Muhos is a municipality of Finland.

Muhoksen kunta
Muhos kommun
Muhos Town Hall
Muhos Town Hall
Coat of arms of Muhos
Location of Muhos in Finland
Location of Muhos in Finland
Coordinates: 64°48′N 026°00′E / 64.800°N 26.000°E / 64.800; 26.000Coordinates: 64°48′N 026°00′E / 64.800°N 26.000°E / 64.800; 26.000
Country Finland
RegionNorth Ostrobothnia
 • Municipal managerJukka Syvävirta
 • Total797.26 km2 (307.82 sq mi)
 • Land783.61 km2 (302.55 sq mi)
 • Water13.78 km2 (5.32 sq mi)
 • Rank106th largest in Finland
 • Total8,907
 • Rank113th largest in Finland
 • Density11.37/km2 (29.4/sq mi)
Population by native language
 • Finnish99.2% (official)
 • Swedish0.1%
 • Others0.7%
Population by age
 • 0 to 1423.3%
 • 15 to 6458.3%
 • 65 or older18.4%
Time zoneUTC+02:00 (EET)
 • Summer (DST)UTC+03:00 (EEST)
Municipal tax rate[5]21.5%

It is located in the province of Oulu half an hour's drive (35 km) on route 22 from the city of Oulu, the capital of Northern Finland, and is part of the Northern Ostrobothnia region. The municipality has a population of 8,907 (31 December 2021)[2] and covers an area of 797.26 square kilometres (307.82 sq mi) of which 13.78 km2 (5.32 sq mi) is water. The population density is 11.37 inhabitants per square kilometre (29.4/sq mi). The river Oulujoki flows through the town and its countryside with the wide open plains of Pohjanmaa on the south side of the river and the forested hills of Kainuu on the northern side. Located in Muhos is the Pyhäkoski hydro-electric power plant which was commissioned in 1949 and has the highest fall in Finland (32.4 m). The power station has been designed by renowned Finnish architect Aarne Ervi.


Muhos Church, built in 1634, is the oldest wooden church in Finland still in year-round use.

The town has a culture centre which consists of the town library and space for various cultural activities which can be rented for a nominal fee. The culture centre also has a movie theater.


The municipality is unilingually Finnish.



The Finnish national road 22 between Oulu and Kajaani passes through the municipal center. There are several daily local bus connections to Oulu, and several long-distance connections to Kajaani and points east.


Oulu–Kontiomäki railway line runs through the municipal center. There are eight daily passenger trains, four each way, serving the community at Muhos railway station. The trains are operated by the national railway operator, VR Group.


The closest commercial airport is Oulu Airport in Oulunsalo, 50 kilometres (30 mi) west.


Schools in Muhos:

  • Muhos Upper secondary school
  • Muhos Highschool (about 400 pupils )
  • Muhos Elementary school (about 180 pupils)
  • Korivaara Elementary school
  • Huovila Elementary school
  • Honkala Elementary school
  • Hyrkki Elementary school
  • Laitasaari Elementary school

Notable personsEdit

Miss UniverseEdit

Armi Kuusela, winner of Miss Finland in 1952 and the Miss Universe 1952 beauty contest was born, raised and lived in Muhos. Muhos county has a village named Kylmälänkylä, which is thought to be the longest village in Finland.


The members of the parliament elected from Muhos have been Pirkko Mattila (True Finns 2011-), Ester Häikiö[6] (Finnish People's Democratic League 1951-1954) and Aaro Kauppi[7] (Agrarian League 1951–1954, 1956–1958 and 1963–1966, renamed as Centre Party 1965-1966) and Yrjö Kesti[8] (Small Farmers' Party of Finland 1930–1936).[9] Juhana Petter Valkola was a peasant deputy during the diet session 1877–1878.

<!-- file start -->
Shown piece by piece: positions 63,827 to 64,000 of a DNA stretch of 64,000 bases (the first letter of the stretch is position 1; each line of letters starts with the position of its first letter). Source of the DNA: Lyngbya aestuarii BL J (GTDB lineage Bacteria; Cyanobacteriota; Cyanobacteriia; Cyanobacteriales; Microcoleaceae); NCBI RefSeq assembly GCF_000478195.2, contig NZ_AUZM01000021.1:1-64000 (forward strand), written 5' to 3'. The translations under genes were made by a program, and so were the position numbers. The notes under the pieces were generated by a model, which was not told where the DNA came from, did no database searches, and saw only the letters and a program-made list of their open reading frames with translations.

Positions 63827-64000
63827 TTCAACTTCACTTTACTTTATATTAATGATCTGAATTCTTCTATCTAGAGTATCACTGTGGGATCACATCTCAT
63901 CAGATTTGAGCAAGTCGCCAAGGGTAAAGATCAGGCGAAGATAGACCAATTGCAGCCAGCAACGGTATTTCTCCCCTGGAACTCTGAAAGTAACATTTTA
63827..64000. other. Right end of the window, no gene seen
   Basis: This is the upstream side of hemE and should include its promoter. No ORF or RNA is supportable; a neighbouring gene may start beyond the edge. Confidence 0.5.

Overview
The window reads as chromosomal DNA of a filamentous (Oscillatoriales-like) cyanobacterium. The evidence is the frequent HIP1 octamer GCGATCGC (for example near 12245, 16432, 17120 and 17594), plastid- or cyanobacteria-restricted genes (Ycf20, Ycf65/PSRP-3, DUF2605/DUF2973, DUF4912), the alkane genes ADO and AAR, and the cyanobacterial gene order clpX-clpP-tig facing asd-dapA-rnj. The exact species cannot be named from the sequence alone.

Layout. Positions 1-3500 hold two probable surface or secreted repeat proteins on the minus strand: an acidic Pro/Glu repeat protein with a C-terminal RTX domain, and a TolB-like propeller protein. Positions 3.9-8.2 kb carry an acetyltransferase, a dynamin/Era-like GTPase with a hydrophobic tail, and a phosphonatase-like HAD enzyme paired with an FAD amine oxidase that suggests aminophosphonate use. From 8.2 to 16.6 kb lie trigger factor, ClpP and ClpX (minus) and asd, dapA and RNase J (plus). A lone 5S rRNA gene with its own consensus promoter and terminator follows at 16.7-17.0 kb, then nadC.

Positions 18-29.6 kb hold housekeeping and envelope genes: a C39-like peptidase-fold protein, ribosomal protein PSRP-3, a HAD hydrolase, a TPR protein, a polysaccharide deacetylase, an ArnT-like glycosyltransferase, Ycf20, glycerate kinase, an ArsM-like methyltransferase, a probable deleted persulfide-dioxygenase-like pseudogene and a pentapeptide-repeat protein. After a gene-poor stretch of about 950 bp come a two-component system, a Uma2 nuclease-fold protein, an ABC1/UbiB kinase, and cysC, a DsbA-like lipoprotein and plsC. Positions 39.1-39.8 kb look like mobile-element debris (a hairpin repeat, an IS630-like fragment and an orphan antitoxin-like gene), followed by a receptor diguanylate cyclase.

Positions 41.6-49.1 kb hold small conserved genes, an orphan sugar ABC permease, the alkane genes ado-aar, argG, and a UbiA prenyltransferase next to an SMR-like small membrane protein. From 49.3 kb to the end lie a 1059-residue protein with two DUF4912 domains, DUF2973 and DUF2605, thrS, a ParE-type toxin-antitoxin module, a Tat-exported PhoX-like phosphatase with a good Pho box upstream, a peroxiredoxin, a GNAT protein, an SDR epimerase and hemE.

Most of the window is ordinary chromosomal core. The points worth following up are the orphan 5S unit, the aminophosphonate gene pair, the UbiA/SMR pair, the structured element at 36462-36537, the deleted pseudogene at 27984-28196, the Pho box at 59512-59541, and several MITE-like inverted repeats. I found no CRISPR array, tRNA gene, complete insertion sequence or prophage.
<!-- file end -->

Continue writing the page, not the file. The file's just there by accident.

During the great depression of the 1930s Muhos was one of the municipalities where the deficiency movements (pulaliikkeet, singular pulaliike) started to organise as critique to the cabinet parties. After the municipal elections of the year 1933, the biggest political group in the municipal council of Muhos was Muhoksen pulatoimikunta which was an elemental part of the movement in the southern regions of Oulu. In 1933 they had seven members of the council. In the northern Finland as the deficit movement was based on the small peasants' and was a critique for the Agrarian League and Kyösti Kallio, but in some cases it was a critique to the Social Democratic Party of Finland as well. Some parts of the deficiency movement was financed moderately by the Communist Party of Finland as its activities were forbidden by law in (1930–1944) to the end of the continuation war. In the 1930s the Communistic movement of Finland tried to go on its work in the Social Democratic organisations, which were not banned in Finland and less also in the deficiency movement.

The deficiency movements demanded the state take more effective measures to help the small peasants to avoid the compulsory auctions of the debt-driven small farms. Many of the farmsteads were bought in the auctions by the state and later returned to their former owners.[10]


  1. ^ "Area of Finnish Municipalities 1.1.2018" (PDF). National Land Survey of Finland. Retrieved 30 January 2018.
  2. ^ a b "Preliminary population structure by area, 2021M01*-2021M12*". StatFin (in Finnish). Statistics Finland. Retrieved 2 February 2022.
  3. ^ "Population according to language and the number of foreigners and land area km2 by area as of 31 December 2008". Statistics Finland's PX-Web databases. Statistics Finland. Retrieved 29 March 2009.
  4. ^ "Population according to age (1-year) and sex by area and the regional division of each statistical reference year, 2003–2020". StatFin. Statistics Finland. Retrieved 2 May 2021.
  5. ^ "List of municipal and parish tax rates in 2021" (PDF). Tax Administration of Finland. 1 December 2020. Retrieved 10 April 2021.
  6. ^
  7. ^ Small Peasants' Party of Finland
  8. ^
  9. ^
  10. ^

External linksEdit

  Media related to Muhos at Wikimedia Commons